UASI jurisdictions.

At the Federal level, DHS should conduct a national-level THIRA using both Federal-level data as well as
aggregated data from States and UASI jurisdictions. DHS should disseminate the results of this THIRA
to, at a minimum, Federal departments and agencies with lead and support roles for the Emergency
Support Functions in the National Response Framework.

This common approach will enable all levels of government to maintain a baseline understanding of the
risks that they face, facilitating efforts to identify capability and resource gaps and ultimately capability
improvements. We also emphasize that, as appropriate, higher levels of government should share
relevant THIRA information that affects other jurisdictions—ensuring that all levels of government are
able to accurately assess their risks and fill capability gaps.

Once completed, future grant investments should be tied to assessed risk and existing capability at the
local, State, Tribal, Territorial, regional, and national levels. Jurisdictions should continue to have the
freedom to pursue the capabilities that best address their risks. FEMA should expect State Administrative
Agencies (SAAs) and Regional Administrators to comment on Investment Justifications, validating that
capabilities requested are consistent with risks assessed at the State and regional levels.

Desired Outcomes:

.
All levels of government are able to assess their risks using appropriate methodologies;

.
Framework for preparedness Investment Justifications is established;

.
Preparedness levels and progress are measured from year to year by evaluating the gaps ”

There is no evidence that this effort was ever started or will be started and the whole report conditions STATE, and LOCAL and Tribal enhancement of preparedness on the completion and existence of this report.

Hey has it been cited by any federal department or agency in any program, function or activity as being implemented as to its recommendations? But hey it is like most HS and EM products of some utility. Or is it in fact the reason that some like Juliette Kayyem decided her future was elsewhere?

Comment by William R. Cumming

April 18, 2011 @ 12:44 pm

Okay apologies for length of this comment after promising no more!

The purpose of the TASK FORCE established by Congress was to inform Congress of Congressional actions that could enhance the nation’s preparedness. It has been suggested that PPD-8 was in part an outgrowth of the
task force efforts. And yes agree with Peter that some of the members were indeed distinguished.

So what were the recommendations to Congress? Well here they are extracted from the report!

TASK FORCE RECOMMENDATIONS TO CONGRESS

Appendix A: Recommendations to Congress
Strategic Investments to Sustain and Grow Preparedness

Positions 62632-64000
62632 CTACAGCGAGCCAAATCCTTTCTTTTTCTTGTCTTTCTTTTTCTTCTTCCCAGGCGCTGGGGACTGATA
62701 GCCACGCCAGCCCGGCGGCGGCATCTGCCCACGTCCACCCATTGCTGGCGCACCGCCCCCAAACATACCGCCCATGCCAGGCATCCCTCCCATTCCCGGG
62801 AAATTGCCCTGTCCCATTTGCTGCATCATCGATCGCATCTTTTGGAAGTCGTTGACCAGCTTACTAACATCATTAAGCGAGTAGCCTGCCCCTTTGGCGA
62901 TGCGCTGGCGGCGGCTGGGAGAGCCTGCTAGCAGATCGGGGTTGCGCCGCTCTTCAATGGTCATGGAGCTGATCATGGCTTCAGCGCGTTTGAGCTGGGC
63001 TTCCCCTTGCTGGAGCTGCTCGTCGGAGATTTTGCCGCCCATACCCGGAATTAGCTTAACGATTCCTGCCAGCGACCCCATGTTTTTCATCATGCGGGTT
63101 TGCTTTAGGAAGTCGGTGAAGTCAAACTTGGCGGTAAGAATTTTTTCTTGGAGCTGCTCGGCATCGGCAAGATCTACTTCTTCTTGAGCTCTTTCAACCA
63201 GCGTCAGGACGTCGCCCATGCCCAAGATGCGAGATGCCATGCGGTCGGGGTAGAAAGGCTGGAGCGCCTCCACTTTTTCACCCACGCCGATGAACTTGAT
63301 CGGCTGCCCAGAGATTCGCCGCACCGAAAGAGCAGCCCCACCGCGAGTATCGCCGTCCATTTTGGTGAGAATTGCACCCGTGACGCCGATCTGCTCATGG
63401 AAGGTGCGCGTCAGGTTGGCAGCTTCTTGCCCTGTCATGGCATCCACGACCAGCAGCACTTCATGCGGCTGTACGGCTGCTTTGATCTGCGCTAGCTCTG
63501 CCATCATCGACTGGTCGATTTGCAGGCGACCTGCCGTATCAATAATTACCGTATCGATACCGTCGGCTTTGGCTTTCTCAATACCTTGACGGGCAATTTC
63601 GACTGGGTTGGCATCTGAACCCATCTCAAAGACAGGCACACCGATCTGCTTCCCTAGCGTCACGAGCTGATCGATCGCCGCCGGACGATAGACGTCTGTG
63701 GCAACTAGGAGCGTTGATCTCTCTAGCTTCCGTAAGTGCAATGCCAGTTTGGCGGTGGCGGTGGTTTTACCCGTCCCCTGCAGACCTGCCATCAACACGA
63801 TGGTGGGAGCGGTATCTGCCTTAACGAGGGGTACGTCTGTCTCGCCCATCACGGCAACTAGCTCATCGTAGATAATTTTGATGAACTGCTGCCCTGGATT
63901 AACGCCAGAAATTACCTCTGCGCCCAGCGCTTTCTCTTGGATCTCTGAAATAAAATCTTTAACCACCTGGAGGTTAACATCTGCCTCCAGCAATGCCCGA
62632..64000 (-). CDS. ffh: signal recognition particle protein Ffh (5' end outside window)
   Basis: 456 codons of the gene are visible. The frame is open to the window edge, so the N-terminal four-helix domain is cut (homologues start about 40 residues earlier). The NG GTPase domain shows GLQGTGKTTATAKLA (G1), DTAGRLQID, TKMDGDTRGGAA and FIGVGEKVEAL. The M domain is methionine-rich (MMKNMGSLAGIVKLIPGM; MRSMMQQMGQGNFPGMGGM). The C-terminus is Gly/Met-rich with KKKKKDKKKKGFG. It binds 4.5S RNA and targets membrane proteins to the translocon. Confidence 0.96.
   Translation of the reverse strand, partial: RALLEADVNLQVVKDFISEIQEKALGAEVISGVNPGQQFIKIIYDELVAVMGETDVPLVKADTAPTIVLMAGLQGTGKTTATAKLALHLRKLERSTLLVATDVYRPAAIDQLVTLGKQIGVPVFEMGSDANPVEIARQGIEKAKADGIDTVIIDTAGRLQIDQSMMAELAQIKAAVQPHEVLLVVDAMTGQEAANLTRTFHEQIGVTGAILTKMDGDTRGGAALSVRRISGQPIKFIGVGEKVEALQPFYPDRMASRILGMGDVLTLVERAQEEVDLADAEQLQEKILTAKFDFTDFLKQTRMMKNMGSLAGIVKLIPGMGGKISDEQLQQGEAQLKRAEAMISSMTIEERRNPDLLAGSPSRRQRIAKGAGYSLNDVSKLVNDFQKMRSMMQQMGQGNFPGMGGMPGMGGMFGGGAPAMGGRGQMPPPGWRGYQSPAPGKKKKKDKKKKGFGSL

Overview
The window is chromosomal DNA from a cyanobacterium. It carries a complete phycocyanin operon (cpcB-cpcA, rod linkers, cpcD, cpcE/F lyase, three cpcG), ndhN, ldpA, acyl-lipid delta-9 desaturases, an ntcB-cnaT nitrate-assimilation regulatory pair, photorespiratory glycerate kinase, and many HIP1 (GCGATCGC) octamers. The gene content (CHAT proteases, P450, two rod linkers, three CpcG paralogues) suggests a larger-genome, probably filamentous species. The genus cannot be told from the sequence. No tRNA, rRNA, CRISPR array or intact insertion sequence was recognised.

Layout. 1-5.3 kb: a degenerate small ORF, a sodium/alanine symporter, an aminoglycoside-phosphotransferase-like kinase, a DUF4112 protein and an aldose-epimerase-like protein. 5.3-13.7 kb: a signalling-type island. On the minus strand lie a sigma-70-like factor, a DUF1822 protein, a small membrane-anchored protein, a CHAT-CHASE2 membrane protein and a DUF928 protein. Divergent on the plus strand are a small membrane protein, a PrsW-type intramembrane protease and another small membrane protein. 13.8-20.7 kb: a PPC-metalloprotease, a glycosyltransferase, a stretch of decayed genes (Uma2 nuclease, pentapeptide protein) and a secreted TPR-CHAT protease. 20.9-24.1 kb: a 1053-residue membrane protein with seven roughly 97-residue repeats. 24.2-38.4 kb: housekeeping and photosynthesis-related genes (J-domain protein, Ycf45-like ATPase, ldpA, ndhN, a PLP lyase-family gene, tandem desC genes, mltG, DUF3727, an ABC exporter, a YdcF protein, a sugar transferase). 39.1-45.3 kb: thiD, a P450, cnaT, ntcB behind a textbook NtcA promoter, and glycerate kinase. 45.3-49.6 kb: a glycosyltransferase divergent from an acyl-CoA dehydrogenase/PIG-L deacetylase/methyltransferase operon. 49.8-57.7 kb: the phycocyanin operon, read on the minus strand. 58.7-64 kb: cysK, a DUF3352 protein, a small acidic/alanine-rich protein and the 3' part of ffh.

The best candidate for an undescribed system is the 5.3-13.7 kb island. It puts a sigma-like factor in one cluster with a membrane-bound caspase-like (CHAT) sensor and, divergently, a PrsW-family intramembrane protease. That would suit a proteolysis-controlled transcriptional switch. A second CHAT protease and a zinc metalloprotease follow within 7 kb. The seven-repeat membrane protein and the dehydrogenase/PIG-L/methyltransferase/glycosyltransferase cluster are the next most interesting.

Recommendations 1-25

#1: Include preparedness in the portfolio of strategic, futures-oriented analysis currently
conducted by the National Intelligence Council.

Desired Outcomes:

The National Intelligence Council integrates preparedness-related futures analyses into its
activities; and
.
DHS is able to use futures analyses to make authoritative judgments about future
requirements and/or capabilities, enabling anticipatory investments in key areas.

#2: The Department of Education, working with FEMA, should develop materials that school districts can use to implement a preparedness curriculum.

Desired Outcomes:
.
School districts around the country integrate preparedness principles and materials into
curricula; and Citizens entering adulthood understand the preparedness mindset and have taken basic steps to better prepare themselves individually or as a family at home, in the community, and in the workplace.

#3: Establish a system of financial incentives to encourage individuals, families, and businesses to train and materially prepare for emergencies.

Desired Outcomes:
.
Governments at all levels increasingly consider and implement innovative financial
incentives to promote preparedness; and increasing numbers of individuals and businesses engage in preparedness planning and activities.

#4: Provide incentives for jurisdictions to take pre-event steps that will reduce the length and magnitude of disaster recovery.

Desired Outcomes:
.
Jurisdictions take steps—such as those identified in the San Francisco Success Story—to
initiate advanced recovery planning efforts; and jurisdictions are able to recover from catastrophic events more efficiently, rapidly, and effectively.

#5: Ensure national cybersecurity efforts address local, State, Tribal, and Territorial preparedness implications.

Desired Outcomes:
.
Cybersecurity capability enhancement is prioritized at the local, State, Tribal, and
Territorial levels; and

#4. National cybersecurity policy is expanded to include considerations for the resiliency of increasingly cyber-dependent preparedness and emergency management activities at all levels of government.

#5. Policy and Guidance

Desired Outcome:

Transform existing advisory bodies into a “networked” overarching
preparedness policy advisory system capable of influencing policy
policy from initiation to implementation.

#6: Expand the reach of the National Advisory Council.